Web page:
Iran accuses the West of waging an “an economic war” through its sanctions, and threatens to retaliate. “The enemies of the Islamic republic’s regime…have not been able to chain the nation and now they want to chain the economy,” claims Shamseddin Hosseini, Iran’s finance minister. “These sanctions are an economic war against us,” he said. Iran claims not to be concerned with the EU ban on oil and the US’s financial sanctions, and would be able to endure them. Moreover, only 18% of Iranian oil exports go to the EU, and more oil can be sold to other nations to make up for those exports. India has recently increased oil purchases in Iran, and became the country’s largest customer within the last month. In January Iran threatened to shut the Strait of Hormuz, the passageway of 20% of the world crude oil supply. As a reply to the EU’s “irrational decision”, the Iranian parliament is also currently debating a bill that would stop oil sales to European Union nations, an act that would be in effect almost immediately, before the EU’s oil ban that begins this summer. On February 19 Iran announced cut-offs to France and Britain, and threaten to extend the embargo to Italy, Spain, Greece, Portugal, and the Netherlands.
If the EU sanctions on Iranian oil come into effect this summer, many European nations will have to scramble to find new suppliers. Greece, Italy and Spain, the nations hurting the most from the euro crisis, are also the nations that will largely be affected by these sanctions. Greece receives a third of its oil imports from Iran, Spain receives about a fifth, Italy 13%. “The European countries can use their fuel reserves to compensate for the halt on Iranian oil deliveries in the short term, but this will not resolve the issue,” reports Vitaly Kryukov, an analyst with the investment financial group Kapital. Talks are underway with Saudi Arabia, which can supply short-term oil deliveries to the European countries in need. The only other immediate alternative may be Libya, but they would be able to sell only small amounts of crude oil. As of right now there are no other alternatives.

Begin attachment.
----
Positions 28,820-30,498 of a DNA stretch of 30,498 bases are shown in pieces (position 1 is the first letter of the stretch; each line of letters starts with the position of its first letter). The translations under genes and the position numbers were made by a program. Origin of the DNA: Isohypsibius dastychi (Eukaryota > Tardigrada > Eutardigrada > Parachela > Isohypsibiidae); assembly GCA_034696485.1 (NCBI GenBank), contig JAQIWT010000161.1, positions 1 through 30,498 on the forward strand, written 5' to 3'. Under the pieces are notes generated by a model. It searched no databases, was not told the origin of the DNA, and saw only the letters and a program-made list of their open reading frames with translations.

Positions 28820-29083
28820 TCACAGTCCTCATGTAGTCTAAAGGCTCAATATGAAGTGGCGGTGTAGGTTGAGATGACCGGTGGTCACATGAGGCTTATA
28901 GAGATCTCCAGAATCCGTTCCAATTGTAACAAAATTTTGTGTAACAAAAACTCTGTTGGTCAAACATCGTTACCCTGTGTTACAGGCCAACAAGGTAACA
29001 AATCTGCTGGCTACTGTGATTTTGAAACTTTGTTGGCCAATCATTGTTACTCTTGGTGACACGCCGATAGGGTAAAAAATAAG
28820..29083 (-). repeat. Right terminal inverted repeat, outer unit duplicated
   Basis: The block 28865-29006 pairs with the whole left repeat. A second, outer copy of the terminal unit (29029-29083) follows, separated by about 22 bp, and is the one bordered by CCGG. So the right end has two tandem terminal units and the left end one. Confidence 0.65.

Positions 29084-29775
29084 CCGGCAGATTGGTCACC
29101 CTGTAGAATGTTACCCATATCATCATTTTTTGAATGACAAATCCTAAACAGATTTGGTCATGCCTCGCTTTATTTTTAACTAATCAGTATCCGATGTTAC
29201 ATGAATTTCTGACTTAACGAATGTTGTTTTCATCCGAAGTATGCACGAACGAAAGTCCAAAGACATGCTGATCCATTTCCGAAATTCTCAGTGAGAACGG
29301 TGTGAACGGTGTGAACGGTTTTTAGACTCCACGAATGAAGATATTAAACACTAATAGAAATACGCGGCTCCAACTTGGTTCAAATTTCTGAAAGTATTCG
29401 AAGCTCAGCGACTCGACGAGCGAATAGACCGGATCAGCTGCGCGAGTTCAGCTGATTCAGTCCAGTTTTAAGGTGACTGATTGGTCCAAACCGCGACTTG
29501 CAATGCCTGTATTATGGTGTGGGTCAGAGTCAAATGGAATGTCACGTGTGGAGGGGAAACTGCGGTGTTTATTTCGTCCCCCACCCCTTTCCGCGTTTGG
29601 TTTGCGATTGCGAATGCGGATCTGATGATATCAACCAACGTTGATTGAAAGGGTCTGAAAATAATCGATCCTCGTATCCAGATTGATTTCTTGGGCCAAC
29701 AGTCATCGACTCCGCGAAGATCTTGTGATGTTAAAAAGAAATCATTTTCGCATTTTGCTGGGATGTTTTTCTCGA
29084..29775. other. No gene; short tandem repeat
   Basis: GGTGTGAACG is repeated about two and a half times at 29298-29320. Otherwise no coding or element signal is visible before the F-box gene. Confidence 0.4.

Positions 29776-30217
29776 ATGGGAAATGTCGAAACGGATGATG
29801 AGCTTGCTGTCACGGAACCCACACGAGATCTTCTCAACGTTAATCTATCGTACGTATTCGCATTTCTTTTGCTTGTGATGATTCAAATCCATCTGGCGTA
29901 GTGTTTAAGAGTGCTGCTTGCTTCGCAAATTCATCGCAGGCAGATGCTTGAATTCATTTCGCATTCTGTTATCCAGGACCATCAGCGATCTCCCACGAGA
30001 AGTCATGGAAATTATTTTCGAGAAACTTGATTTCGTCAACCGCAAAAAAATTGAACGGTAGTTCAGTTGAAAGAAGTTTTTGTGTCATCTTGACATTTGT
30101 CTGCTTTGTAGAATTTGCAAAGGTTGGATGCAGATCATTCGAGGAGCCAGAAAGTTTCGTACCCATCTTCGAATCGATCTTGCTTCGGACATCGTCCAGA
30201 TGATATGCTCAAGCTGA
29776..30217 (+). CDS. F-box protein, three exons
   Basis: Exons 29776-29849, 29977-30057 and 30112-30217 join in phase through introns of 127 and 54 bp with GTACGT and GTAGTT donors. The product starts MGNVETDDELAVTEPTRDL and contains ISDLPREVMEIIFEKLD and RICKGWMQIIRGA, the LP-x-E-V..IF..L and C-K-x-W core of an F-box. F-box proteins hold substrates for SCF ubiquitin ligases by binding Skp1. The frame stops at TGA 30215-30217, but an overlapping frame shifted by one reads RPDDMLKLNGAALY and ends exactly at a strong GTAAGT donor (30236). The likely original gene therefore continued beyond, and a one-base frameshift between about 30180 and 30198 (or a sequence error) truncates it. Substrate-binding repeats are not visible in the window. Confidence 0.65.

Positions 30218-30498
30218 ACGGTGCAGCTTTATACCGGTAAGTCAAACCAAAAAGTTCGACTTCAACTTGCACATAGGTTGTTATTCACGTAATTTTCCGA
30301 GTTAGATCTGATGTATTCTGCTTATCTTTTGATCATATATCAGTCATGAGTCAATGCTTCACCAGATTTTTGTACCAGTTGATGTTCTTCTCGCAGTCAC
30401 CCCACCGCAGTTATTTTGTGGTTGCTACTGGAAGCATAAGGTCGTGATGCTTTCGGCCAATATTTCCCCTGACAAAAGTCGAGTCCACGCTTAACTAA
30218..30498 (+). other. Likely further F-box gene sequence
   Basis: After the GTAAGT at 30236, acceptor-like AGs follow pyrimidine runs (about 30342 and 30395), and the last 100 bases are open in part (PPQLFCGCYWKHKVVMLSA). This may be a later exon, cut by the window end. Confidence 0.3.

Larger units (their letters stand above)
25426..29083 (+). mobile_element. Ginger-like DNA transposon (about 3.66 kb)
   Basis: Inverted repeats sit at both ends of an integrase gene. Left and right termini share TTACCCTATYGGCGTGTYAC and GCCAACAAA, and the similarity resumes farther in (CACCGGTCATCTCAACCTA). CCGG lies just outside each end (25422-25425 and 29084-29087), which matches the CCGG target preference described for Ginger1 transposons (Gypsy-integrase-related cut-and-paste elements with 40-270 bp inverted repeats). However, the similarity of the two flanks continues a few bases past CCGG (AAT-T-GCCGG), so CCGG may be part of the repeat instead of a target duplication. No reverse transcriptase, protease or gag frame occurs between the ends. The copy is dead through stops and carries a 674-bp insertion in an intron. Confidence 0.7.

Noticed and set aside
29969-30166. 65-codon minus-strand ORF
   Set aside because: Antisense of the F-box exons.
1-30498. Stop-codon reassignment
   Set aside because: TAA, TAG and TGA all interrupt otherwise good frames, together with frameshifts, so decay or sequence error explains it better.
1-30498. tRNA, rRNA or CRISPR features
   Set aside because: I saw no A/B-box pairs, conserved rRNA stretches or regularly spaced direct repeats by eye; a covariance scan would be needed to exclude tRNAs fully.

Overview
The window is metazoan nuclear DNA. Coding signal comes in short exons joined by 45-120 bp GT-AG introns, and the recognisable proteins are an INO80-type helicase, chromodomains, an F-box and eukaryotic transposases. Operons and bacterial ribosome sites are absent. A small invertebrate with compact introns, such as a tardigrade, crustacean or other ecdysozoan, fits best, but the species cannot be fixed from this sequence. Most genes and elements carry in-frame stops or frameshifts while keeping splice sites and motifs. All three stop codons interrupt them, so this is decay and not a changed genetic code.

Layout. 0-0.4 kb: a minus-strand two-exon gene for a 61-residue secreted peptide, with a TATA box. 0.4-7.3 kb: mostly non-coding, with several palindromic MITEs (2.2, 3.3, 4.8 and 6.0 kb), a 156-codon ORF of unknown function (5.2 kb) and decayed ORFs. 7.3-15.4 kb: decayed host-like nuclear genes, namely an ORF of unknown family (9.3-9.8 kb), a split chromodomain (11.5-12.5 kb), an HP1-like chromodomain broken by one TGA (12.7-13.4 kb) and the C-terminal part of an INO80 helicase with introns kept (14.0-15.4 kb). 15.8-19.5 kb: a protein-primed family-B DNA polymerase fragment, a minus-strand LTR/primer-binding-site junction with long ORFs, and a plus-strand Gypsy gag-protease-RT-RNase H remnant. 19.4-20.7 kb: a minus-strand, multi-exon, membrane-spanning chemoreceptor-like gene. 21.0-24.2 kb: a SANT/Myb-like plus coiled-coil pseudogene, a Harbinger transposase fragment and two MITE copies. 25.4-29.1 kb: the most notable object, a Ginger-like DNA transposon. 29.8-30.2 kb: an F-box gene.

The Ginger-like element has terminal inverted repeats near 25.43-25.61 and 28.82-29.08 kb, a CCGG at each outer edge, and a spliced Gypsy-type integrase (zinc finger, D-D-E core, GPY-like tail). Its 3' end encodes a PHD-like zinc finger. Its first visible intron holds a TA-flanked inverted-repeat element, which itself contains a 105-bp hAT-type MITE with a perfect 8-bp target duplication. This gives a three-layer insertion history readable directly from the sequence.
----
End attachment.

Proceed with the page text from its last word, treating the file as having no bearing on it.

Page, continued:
The IMF warns of the sudden increase of oil prices that may occur due to the embargo, which could range from 23 to 30%. Due to fear of threats from Iran, Crude oil recently traded at the highest price in nine months, up $2.20 from the February 17 close. Although the alleged cut-offs to France and Britain were slightly insignificant (France receives 3% of its oil from Iran, Britain <1%), it is certain that other EU nations will be affected drastically. Greece may have to offer to pay more for oil bought elsewhere, which would cause greater spending cuts, leading to more riots and maybe another default on loans. Stronger European nations would then have to decide either to assist Greece in its debts again or just allow it to country to leave the Eurozone.
Even with all the sanctions that have been imposed on Iran in the last decade by UNSC, and the new embargoes drafted this year by the US and EU, Tehran remains relentless on continuing its nuclear program. These sanctions have started to take a toll on the Iranian economy and finances, but Iran insists that their nuclear program is peaceful and has vowed to “never relinquish what it considers its legal nuclear autonomy”. In a region where many countries are facing harsh austerity measures and massive debt bailouts, the oil sanctions could end up hurting the members of the EU more than it does Iran. At this rate, only crippling sanctions, affecting both parties, will deter Iran from continuing its efforts.